There’s the office waiting room, mostly women,
some full-bellied, some dewy. There’s a sisterhood
of vaginas sitting there wishing for good checkups. And me,
my parts somewhat disheveled, drought-ridden, hoping
for redemption. There’s the break I took from Pap smears
and speculums, a vacation from feel-ups and downs. After all,
so many years have departed since I’ve bled or suffered with a uterus,
or had even a wisp of a dream to fertilize one of my eggs.
There’s the routine, frontal, rear, wait for the sting. There’s the doctor,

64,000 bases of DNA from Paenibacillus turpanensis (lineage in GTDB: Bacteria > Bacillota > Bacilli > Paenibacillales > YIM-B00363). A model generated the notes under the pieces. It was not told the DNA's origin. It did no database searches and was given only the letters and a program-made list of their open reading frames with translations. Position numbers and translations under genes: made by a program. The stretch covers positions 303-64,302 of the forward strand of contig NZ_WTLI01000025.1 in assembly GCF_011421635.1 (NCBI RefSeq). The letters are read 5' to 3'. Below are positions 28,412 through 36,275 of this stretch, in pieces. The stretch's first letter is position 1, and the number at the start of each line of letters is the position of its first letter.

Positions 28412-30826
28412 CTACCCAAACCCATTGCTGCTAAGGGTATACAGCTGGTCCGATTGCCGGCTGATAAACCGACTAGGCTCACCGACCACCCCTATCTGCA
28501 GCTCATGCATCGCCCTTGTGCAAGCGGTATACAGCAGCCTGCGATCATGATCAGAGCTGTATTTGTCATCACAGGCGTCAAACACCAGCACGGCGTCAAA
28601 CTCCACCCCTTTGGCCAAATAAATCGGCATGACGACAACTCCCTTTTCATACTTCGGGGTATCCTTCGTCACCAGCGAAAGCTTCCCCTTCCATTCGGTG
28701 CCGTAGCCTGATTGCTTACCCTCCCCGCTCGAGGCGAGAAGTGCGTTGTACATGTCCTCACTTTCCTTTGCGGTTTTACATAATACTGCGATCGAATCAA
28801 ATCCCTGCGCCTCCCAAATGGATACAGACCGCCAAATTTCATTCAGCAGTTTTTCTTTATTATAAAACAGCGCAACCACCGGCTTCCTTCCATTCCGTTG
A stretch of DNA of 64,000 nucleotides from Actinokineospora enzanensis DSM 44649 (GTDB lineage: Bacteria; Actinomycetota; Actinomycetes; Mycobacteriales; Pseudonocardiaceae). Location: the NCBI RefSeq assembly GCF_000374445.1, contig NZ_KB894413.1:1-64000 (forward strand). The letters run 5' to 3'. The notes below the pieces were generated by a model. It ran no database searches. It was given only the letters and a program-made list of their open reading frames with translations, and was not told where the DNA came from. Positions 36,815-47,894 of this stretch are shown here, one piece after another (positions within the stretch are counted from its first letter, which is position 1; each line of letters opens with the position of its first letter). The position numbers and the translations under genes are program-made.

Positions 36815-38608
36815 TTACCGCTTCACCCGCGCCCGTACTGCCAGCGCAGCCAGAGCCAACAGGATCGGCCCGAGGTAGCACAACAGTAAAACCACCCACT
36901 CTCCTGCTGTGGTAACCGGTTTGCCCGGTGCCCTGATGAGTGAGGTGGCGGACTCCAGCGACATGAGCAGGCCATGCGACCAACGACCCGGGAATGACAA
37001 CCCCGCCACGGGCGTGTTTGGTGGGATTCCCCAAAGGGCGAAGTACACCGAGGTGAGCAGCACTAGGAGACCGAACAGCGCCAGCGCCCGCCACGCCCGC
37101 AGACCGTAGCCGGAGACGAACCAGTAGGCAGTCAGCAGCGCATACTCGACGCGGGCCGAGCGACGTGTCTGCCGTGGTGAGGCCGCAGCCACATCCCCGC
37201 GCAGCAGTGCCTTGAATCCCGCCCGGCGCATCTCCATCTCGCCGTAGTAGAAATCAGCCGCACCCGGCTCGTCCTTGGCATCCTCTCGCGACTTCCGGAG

only a female will do! To peer into my worn out walls.
Maybe it’s a party up inside. Maybe it’s a sick day—no streamers
or soft guitar music, no gossip or showing off, just a laid-up womb.
Just a couple of retiring ovaries to greet her latexed fingers.
Everything’s so mixed up down there in the female bush, a crossing of organs,
outspouts and dumping zones, and she’ll enter carefully, unafraid,
a spelunker, explorer of the hidden.
Clothes off, wrapped in a paper gown, I wait for her soft knock.
I’m draped in fluorescence, rich with experience. I’ll ride her stirrups.
I’ll give her my fluids, let her clamp in a speculum.
I’ll watch a ceiling mobile splaying stars and planets into a neon sky.
– Phyllis Klein